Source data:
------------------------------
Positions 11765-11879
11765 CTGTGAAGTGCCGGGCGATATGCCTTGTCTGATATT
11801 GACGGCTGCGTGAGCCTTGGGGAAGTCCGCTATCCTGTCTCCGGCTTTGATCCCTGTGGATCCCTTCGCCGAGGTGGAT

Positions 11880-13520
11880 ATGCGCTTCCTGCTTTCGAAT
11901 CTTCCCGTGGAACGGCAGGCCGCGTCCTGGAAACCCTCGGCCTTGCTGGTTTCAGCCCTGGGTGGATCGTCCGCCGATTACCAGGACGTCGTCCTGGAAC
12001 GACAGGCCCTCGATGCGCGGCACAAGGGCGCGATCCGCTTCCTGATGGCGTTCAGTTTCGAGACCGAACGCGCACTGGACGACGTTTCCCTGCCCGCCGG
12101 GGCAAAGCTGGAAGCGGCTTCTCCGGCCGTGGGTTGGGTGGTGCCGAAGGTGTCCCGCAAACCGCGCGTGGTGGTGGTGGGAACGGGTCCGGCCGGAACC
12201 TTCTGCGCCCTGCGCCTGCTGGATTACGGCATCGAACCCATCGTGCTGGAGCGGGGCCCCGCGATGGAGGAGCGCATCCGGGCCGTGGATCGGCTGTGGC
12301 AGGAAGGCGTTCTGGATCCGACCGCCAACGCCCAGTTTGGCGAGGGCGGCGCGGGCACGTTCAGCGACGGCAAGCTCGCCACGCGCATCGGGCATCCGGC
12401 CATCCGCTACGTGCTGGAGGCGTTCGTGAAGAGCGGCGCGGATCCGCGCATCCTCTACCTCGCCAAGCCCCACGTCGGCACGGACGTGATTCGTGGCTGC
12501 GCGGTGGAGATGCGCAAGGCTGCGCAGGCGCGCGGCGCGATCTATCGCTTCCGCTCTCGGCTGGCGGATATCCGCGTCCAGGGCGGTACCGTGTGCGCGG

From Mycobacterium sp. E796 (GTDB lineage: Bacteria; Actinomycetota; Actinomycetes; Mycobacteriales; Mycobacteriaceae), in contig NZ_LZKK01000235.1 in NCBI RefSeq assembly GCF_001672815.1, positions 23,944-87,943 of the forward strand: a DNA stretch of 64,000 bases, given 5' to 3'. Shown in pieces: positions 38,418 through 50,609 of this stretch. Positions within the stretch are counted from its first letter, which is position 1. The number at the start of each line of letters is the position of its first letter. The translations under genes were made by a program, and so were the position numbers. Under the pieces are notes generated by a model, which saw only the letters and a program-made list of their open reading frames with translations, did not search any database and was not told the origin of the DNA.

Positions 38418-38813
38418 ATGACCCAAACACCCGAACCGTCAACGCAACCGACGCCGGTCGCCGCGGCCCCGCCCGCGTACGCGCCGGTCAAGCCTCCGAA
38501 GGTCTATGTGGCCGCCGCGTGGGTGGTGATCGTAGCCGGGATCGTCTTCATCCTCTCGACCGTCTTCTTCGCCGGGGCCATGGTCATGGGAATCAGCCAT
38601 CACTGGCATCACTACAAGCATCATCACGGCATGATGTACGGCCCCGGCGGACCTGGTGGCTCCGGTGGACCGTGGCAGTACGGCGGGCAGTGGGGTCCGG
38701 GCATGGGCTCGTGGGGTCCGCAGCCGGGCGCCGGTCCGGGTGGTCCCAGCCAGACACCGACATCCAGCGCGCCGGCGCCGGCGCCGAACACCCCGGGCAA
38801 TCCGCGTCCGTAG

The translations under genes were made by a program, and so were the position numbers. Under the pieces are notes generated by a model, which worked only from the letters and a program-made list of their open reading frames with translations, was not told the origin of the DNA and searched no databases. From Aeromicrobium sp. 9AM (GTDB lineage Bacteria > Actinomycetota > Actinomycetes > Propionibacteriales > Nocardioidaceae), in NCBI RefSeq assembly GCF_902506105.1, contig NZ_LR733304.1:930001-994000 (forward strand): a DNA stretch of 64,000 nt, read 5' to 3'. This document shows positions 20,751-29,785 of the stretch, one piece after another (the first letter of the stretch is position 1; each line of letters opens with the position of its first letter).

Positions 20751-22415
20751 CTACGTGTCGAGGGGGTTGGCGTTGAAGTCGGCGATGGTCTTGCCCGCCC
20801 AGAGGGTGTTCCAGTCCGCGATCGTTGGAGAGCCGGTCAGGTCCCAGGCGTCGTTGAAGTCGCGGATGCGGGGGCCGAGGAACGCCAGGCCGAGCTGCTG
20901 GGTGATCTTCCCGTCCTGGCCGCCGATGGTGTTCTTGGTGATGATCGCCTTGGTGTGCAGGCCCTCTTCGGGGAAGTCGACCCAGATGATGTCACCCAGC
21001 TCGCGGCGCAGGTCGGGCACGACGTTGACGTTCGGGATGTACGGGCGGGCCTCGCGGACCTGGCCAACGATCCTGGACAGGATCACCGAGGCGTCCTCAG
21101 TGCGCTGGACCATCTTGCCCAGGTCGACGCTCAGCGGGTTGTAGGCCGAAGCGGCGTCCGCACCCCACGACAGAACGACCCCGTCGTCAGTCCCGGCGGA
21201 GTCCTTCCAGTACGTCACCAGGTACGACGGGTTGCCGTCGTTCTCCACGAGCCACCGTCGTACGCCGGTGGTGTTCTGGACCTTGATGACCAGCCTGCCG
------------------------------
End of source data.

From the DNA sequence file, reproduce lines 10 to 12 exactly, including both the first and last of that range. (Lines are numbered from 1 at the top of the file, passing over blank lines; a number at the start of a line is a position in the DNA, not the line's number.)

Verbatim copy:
12301 AGGAAGGCGTTCTGGATCCGACCGCCAACGCCCAGTTTGGCGAGGGCGGCGCGGGCACGTTCAGCGACGGCAAGCTCGCCACGCGCATCGGGCATCCGGC
12401 CATCCGCTACGTGCTGGAGGCGTTCGTGAAGAGCGGCGCGGATCCGCGCATCCTCTACCTCGCCAAGCCCCACGTCGGCACGGACGTGATTCGTGGCTGC
12501 GCGGTGGAGATGCGCAAGGCTGCGCAGGCGCGCGGCGCGATCTATCGCTTCCGCTCTCGGCTGGCGGATATCCGCGTCCAGGGCGGTACCGTGTGCGCGG